Tottenham Hotspur (3-4-2-1): Lloris – Dier, Alderweireld, Vertonghen (Davies 64); Walker, Wanyama, Dembele (Winks 83), Rose; Eriksen, Alli; Kane (Son 90).
West Bromwich Albion (4-2-3-1): Foster – Dawson, McAuley, Olsson, Brunt (McClean 54); Fletcher, Yacob; Chadli (Robson-Kanu 62), Morrison, Phillips (Field 90); Rondon.

Top 5
1. Harry Kane (Tottenham Hotspur)
Kane was everywhere from start to finish, bagging a hat-trick and allowing Spurs to ram home their early dominance with his excellent finishing. He combined brilliantly with Eriksen and Alli, and he fully deserved the standing ovation he received when leaving the field.
2. Christian Eriksen (Tottenham Hotspur)
Eriksen was in top form throughout, directing everything and creating huge problems for West Brom with his skill and vision. He was unlucky not to be credited with Tottenham’s second goal, and he will be looking to keep up his excellent form in weeks to come.
3. Dele Alli (Tottenham Hotspur)
Alli was on top of his game, showing incredible skill and setting up Kane’s third goal with a brilliant lofted pass. He had a beautiful finish disallowed for offside, and his combination with Kane and Eriksen was a key part of Tottenham’s success.
4. Kyle Walker (Tottenham Hotspur)
Walker was excellent as a right wing-back, taking Matt Phillips out of the game and pressing forward to open up the midfield for Spurs. He assisted the third goal with an excellent cross, and his energy in both attack and defence was outstanding.
5. Ben Foster (West Bromwich Albion)
Foster was the main reason West Brom only lost 4-0, making a string of brilliant saves and keeping the lead at 2-0 for most of the match. He conceded a couple of goals at the end, but in a game where the presence of most of his teammates was non-existent he can hold his head high.

Iceland take out England as dream run continues

This knockout stage has seen a number of fairy-tale runs nipped off at the bud, with losses to both of the Irish sides and a big loss to the so-called ‘Magical Magyars’ of Hungary. It looked as if Iceland would be going a similar way for a short period at the Allianz Riviera. The fact that Iceland are even at this tournament is remarkable, and with a population of just over 330,000 people their qualification was greeted with huge celebrations. They came up against Portugal and put in a disciplined performance to hold them to a draw. They would have beaten Hungary but for an 88th minute own goal. Arnor Ingvi Traustason scored with the last kick of the game against Austria to win them the match and send them through to the round of 16 as they claimed second place in their group. There they were to face England, a considerably bigger island nation with a population of just over 54 million. It was a group of players playing in the most profitable league in the world against a team made up of players scattered throughout Scandinavia and the English lower leagues.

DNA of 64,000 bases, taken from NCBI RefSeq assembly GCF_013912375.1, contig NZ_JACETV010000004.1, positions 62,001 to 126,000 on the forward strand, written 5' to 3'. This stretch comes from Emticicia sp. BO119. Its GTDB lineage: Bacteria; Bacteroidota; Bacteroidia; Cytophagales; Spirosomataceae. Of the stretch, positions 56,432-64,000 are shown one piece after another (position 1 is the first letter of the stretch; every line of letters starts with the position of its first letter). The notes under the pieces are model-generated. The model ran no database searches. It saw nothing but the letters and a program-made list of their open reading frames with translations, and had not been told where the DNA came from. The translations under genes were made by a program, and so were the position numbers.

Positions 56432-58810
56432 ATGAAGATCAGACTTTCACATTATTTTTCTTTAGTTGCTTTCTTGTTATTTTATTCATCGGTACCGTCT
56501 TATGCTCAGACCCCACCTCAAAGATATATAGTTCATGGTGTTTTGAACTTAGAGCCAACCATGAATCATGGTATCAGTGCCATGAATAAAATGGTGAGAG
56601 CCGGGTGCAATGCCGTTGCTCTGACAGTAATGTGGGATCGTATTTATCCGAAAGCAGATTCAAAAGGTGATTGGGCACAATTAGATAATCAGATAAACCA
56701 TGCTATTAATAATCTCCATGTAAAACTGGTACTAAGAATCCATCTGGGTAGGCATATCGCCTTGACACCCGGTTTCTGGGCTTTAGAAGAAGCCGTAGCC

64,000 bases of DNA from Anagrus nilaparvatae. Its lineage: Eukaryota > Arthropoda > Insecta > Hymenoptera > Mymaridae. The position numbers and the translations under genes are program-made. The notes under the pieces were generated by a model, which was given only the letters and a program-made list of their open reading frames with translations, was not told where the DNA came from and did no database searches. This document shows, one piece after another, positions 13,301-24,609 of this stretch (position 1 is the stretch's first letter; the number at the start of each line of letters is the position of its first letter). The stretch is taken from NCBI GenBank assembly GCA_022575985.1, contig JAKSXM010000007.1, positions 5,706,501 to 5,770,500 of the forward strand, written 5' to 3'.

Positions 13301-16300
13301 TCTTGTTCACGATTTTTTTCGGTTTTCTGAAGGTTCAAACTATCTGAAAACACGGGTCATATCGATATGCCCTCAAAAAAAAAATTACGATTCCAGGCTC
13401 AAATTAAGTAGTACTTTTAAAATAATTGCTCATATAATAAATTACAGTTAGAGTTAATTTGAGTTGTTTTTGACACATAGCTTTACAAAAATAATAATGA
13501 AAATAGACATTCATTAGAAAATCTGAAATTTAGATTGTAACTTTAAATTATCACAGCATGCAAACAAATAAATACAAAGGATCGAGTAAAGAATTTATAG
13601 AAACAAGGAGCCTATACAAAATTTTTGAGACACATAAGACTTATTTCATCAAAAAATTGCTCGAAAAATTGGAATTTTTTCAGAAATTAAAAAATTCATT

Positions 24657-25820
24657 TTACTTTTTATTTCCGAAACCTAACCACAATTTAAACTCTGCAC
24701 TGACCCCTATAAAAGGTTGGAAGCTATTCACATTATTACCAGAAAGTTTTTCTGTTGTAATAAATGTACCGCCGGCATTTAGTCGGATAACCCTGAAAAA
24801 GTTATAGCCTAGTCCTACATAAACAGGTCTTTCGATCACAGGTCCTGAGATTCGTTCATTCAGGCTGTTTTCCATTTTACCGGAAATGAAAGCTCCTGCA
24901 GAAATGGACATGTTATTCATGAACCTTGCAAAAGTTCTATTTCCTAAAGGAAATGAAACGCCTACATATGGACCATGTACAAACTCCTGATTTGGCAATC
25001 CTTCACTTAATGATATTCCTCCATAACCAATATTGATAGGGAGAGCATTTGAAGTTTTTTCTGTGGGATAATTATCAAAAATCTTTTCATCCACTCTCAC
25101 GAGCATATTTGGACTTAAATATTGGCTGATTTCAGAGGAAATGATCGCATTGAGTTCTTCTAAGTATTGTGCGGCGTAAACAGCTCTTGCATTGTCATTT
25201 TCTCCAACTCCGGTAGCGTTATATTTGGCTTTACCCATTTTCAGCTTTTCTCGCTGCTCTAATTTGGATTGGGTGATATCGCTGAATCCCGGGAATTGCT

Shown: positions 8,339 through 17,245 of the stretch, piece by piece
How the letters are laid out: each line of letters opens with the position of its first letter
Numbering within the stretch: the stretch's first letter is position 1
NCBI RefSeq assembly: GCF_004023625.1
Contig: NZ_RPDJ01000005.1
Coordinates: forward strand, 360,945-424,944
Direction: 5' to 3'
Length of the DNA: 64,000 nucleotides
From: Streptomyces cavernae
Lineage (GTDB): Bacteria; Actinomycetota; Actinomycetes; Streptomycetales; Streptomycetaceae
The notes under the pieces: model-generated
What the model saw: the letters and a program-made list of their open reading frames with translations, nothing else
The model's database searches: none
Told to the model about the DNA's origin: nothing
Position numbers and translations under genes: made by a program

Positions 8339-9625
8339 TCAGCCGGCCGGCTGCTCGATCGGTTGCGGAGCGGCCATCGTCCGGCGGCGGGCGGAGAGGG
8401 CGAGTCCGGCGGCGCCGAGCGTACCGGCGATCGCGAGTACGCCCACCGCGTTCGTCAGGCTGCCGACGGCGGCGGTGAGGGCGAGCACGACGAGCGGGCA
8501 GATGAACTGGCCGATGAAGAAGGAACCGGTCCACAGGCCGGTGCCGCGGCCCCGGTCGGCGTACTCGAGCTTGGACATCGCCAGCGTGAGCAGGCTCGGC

Iceland conceded first after they gave away an early penalty. Hannes Halldorsson, who plays for a Norwegian club facing a relegation battle, took out Manchester City’s Raheem Sterling in the box after a good ball from Daniel Sturridge. Wayne Rooney, the English captain, lined up to take the kick, and while Halldorsson dived the right way he could not keep it out. The fairy-tale looked to be coming to a close. Iceland had to find a way to score, and England had them on the back foot.

But, like they have been doing all tournament, they found a way. The ball went out of play in a position not normally considered dangerous. Iceland are not a normal team, however. Aron Gunnarsson, who plays for Cardiff City and is the leader of the Icelandic team, trotted over to take the throw. Up came the centre backs, and Kari Arnason and Ragnar Sigurdsson left their posts to add some height to the attack. Gunnarsson ran back and heaved the ball in to the box, where it found the head of Arnason. The Malmo centre back flicked it on, and Ragnar Sigurdsson found his way into a great position to volley into the bottom corner. Iceland were level again, less than two minutes after going behind.

The game had begun with a flurry of activity, but it began to slow down somewhat. England had some good chances through Tottenham Hotspur pair Dele Alli and Harry Kane, but while they had the supremacy their attack was sluggish and they did not look like breaking through. Then Iceland scored again. They tapped the ball around on the edge of the box while England waited, watching. First Gylfi Sigurdsson, the side’s best player, tapped it to Jon Dadi Bodvarsson, who flicked it on for Kolbeinn Sigthorsson. Sigthorsson had room to shoot, and while Hart got a hand to his attempt he could not stop it from trailing into the back of the net.